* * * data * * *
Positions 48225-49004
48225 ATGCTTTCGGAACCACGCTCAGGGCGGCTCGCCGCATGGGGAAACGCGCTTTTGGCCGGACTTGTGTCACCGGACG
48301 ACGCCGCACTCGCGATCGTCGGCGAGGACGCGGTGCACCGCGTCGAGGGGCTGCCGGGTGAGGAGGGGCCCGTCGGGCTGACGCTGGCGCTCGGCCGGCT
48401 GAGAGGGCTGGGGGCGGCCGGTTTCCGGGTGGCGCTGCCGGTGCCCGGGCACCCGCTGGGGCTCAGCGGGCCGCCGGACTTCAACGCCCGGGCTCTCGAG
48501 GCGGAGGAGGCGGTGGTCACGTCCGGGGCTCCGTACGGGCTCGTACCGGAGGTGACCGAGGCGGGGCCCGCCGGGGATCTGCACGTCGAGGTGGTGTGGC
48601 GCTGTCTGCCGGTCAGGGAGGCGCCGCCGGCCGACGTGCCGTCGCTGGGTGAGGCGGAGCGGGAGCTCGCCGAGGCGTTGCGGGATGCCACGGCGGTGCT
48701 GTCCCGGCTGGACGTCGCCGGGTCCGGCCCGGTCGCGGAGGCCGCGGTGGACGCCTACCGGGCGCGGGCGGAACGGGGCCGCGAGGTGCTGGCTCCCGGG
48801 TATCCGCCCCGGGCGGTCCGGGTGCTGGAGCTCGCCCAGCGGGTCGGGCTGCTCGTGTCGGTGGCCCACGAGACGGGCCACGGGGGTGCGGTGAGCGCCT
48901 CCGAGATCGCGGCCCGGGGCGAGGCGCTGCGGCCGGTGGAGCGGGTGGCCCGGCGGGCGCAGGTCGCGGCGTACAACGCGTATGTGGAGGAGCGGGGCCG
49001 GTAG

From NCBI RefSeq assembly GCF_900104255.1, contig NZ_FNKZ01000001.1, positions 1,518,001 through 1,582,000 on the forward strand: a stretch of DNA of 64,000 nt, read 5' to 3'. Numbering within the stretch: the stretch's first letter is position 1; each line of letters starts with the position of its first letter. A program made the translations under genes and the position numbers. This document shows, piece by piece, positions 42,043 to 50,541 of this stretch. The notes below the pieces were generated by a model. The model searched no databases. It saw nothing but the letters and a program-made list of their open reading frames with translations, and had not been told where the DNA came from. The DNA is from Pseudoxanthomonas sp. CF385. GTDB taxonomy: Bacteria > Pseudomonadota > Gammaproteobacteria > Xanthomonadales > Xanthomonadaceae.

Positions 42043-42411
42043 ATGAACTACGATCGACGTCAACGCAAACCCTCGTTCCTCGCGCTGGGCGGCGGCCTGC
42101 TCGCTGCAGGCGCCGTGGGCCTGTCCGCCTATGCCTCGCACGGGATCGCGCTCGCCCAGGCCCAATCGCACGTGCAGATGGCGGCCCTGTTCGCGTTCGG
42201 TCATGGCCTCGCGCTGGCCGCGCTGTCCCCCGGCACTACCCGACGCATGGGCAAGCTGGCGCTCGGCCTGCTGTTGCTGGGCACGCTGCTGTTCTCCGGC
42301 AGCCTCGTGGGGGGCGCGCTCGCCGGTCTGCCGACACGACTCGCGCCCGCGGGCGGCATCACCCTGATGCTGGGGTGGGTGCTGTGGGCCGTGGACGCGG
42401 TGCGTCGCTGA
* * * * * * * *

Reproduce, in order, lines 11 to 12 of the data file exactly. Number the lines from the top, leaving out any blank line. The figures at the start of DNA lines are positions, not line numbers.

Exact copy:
From NCBI RefSeq assembly GCF_900104255.1, contig NZ_FNKZ01000001.1, positions 1,518,001 through 1,582,000 on the forward strand: a stretch of DNA of 64,000 nt, read 5' to 3'. Numbering within the stretch: the stretch's first letter is position 1; each line of letters starts with the position of its first letter. A program made the translations under genes and the position numbers. This document shows, piece by piece, positions 42,043 to 50,541 of this stretch. The notes below the pieces were generated by a model. The model searched no databases. It saw nothing but the letters and a program-made list of their open reading frames with translations, and had not been told where the DNA came from. The DNA is from Pseudoxanthomonas sp. CF385. GTDB taxonomy: Bacteria > Pseudomonadota > Gammaproteobacteria > Xanthomonadales > Xanthomonadaceae.

Positions 42043-42411